Plant profiles > Passiflora

Family : Passifloraceae

The New Zealand passion flower is a very different plant from its most well-known relative, the commonly grown passion fruit (Passiflora edulis). In a genus of several hundred species (with a wide distribution), the endemic P. tetrandra is out on its own as the sole New Zealand representative. Passiflora is most heavily centred in South America, from where Passiflora edulis originates. The name, passion flower, does not have romantic connotations, but is rather derived from the passion (suffering) of Christ. Early Spanish missionaries related the floral and vegetative parts of the plant to a range of objects and people associated with Christ's crucifixion (such as the tendrils, which represent the whips used to flagellate Christ).

Our native passion flower is one of many climbing species which should be more extensively used; not only for their beauty, but for the range of situations in which they can provide solutions to common problems (such as providing sheets of foliage within confined spaces), and the additional layers of interest and dynamism that they can bring to gardens (through their association with other plants).

Passiflora tetrandra
New Zealand passion flower; kohia

When considering climbers for garden situations, one often important characteristic is the density of coverage that a plant maintains. Certain climbers can end up with a rather sparse appearance (especially down low), as growth is focussed towards the ends of their branches and canopy1; whilst others (like Passiflora tetrandra) form thick curtains that are ideal for covering walls, fences or other support structures.

Although it is a relatively common feature of many of our forests, Passiflora tetrandra is not planted as often as it should be. In some ways, this is understandable; as the plant presents a vastly different face within nature than that which it assumes within cultivation (this is the case with many plants). Kohia is a very vigorous plant in its natural habitats; forming "large, glistening masses"2 in excess of 6m tall, and reaching up to 10m tall. It is therefore surprising that such a plant should be adaptable to being kept at a very compact size within gardens.

The photo above shows one situation within which kohia has been used to excellent effect, in providing a 2m high screen for a carport at the outstanding garden of the Hawke's Bay potter, Bruce Martin. For many years, P. tetrandra has formed a 2m high, dense curtain of foliage, which produces large quantities of fragrant flowers during summer.

An even more interesting application of this plant is to be found at the grounds of Oratia Native Plant Nursery, where it has been grown for several years adjacent to the smoko area. In this spot, P. tetrandra covers a small frame that is 1m high and less than 2m wide. Most other climbers would not have retained the even coverage of foliage that kohia does in this spot, especially with the challenging soil conditions of this small, dry garden bed. More importantly, it is an example of the capacity of kohia to cover a very confined area in an elegant manner. We use it for covering large walls (supported by wires); a purpose to which it is eminently suited, due to its rapid early growth, controllable mature state and the density of its dark green foliage.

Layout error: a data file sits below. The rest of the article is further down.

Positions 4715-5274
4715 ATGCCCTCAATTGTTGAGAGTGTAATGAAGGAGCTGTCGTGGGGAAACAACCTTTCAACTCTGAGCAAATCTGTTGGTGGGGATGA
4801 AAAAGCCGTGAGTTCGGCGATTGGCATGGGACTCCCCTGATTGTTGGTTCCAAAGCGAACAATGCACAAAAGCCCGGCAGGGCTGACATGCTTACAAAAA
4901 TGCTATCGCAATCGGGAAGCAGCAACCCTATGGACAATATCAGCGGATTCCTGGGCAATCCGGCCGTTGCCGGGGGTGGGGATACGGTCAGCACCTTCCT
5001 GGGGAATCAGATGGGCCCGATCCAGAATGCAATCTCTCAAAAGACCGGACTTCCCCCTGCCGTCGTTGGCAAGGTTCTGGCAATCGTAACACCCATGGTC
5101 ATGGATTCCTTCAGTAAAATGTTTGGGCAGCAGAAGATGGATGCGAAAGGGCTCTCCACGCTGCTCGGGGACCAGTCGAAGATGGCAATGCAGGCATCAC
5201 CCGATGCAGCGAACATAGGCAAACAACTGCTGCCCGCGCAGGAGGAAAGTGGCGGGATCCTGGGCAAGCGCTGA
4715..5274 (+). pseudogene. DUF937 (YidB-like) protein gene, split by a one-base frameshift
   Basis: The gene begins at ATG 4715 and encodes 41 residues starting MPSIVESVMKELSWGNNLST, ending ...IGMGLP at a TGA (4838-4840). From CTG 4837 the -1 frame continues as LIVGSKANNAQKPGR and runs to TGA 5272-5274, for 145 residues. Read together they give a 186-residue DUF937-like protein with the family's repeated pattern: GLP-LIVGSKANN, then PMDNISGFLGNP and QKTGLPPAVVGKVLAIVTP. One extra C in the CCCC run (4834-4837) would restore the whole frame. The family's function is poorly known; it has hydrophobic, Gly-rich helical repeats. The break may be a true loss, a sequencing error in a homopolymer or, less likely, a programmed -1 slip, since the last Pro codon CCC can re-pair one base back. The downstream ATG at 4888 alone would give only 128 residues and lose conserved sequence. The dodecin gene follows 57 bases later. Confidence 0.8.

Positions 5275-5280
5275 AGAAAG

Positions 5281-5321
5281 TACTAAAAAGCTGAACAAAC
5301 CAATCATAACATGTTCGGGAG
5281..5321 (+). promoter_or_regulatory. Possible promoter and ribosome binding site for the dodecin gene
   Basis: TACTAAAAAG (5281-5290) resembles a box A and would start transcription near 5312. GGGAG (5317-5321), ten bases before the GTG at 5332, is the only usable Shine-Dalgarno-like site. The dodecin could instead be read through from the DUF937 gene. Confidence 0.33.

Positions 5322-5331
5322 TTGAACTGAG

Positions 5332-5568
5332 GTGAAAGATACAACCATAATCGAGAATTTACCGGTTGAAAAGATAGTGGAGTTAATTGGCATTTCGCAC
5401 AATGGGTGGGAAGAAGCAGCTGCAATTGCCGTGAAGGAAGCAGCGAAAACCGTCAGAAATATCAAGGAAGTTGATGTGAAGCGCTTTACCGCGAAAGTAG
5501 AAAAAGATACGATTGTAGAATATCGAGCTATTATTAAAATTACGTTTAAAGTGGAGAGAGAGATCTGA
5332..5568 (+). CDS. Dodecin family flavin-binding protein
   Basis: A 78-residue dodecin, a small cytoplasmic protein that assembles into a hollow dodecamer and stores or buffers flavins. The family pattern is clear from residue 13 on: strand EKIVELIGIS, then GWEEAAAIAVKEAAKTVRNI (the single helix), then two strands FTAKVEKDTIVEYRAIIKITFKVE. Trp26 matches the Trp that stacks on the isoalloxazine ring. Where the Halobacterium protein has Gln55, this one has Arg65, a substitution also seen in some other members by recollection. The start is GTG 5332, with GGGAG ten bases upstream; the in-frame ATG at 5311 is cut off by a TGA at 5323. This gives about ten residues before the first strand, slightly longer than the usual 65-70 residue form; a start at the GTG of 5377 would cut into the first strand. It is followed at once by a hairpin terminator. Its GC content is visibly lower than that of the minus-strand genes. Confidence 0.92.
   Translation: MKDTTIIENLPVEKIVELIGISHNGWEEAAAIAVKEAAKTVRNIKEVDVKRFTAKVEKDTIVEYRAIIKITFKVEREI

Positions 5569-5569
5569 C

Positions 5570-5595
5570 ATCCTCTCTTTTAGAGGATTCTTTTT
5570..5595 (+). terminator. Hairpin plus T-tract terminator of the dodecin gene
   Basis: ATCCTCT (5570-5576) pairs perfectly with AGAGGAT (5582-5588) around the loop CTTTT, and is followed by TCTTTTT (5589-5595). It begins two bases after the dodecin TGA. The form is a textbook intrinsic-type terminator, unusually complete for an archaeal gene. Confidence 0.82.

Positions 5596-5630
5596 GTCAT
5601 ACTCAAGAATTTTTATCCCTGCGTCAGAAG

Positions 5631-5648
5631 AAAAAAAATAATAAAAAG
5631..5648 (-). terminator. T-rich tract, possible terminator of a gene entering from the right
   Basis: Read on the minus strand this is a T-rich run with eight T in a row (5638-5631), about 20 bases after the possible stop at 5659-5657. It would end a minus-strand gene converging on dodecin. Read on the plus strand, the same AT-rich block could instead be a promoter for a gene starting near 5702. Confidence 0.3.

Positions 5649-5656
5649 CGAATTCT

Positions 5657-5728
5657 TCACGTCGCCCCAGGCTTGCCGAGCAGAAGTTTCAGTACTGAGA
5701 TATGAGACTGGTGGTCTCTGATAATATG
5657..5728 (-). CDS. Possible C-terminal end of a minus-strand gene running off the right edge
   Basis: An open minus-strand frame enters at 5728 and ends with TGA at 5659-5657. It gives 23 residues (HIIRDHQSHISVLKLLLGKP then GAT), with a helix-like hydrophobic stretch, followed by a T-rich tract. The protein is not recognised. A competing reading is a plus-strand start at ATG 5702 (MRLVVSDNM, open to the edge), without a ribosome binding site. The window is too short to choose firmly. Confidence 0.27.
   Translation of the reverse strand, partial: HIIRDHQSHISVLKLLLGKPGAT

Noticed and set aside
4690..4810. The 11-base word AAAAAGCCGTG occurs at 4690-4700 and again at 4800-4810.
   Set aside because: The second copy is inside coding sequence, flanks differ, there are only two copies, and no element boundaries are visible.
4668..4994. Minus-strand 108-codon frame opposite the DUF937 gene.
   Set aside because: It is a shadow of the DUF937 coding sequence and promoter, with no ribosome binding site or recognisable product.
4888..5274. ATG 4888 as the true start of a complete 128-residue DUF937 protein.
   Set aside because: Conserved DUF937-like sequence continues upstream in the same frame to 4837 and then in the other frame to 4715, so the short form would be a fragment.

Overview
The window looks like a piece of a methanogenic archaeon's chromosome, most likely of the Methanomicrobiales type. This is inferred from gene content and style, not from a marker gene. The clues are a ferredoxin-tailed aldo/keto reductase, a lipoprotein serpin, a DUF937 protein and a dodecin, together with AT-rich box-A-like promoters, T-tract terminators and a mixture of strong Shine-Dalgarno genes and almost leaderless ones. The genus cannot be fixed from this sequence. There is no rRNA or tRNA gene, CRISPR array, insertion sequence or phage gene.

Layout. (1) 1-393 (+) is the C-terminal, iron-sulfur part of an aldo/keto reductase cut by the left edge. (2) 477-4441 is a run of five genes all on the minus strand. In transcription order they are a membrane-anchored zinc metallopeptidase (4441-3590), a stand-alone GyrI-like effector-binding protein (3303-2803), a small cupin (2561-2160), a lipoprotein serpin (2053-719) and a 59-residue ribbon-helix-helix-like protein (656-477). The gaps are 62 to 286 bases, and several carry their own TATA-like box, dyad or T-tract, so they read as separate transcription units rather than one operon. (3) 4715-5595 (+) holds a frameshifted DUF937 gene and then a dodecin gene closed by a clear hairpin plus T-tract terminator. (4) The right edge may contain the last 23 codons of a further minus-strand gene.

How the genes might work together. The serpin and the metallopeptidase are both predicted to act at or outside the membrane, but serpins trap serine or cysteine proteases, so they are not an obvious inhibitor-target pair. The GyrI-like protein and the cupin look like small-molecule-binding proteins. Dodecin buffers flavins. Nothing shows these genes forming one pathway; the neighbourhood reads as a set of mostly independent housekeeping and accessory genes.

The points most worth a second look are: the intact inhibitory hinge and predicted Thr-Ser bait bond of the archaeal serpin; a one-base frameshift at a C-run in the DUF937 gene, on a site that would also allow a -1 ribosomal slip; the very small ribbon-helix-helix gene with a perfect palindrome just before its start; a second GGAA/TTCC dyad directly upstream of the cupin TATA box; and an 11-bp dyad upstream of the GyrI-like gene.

Passiflora tetrandra grows naturally in lowland forests throughout the entire North Island and as far south as Banks Peninsula in the South Island. The sweetly-scented summer flowers are followed by orange fruits, which are a favoured food for birds. These, however, will only appear when male and female plants are planted together; as P. tetrandra is dioecious3, meaning that plants are either one sex or the other. Kohia was one of many plants that were discovered to science by Joseph Banks and Daniel Solander, who were the botanists to Cook's first voyage to New Zealand in 1769.

 


Footnotes

  1. This growth form (bearing the majority of foliage towards the tips) is ideally suited to growing up through trees and shrubs within gardens, as such a climber is less equipped to overwhelm its host (such as in the case of many Clematis).
  2. These are the words used by the great New Zealand botanist, Leonard Cockayne, in describing Passiflora tetrandra within his book, 'The Cultivation of New Zealand Plants', published in 1923. This book is an extremely interesting distillation of the knowledge and experience of the greatest genius to have ever worked on New Zealand plants. Cockayne was not only an authoritative figure within botanical science; he cultivated a massive range of native plants in his properties, many of which were subject to unusual experimentation (such as deliberately planting a species in conditions totally different from its natural station).
  3. The term, dioecious, is derived from the Greek, oikos, meaning 'housed', and di-, meaning two. This refers to the male and female sexual parts being housed on different plants. Such plants are therefore not self-fertile. As with humans and other animals, it performs the purpose of increasing diversity within any following generation. It is a significant feature of the New Zealand flora, and that of other island districts.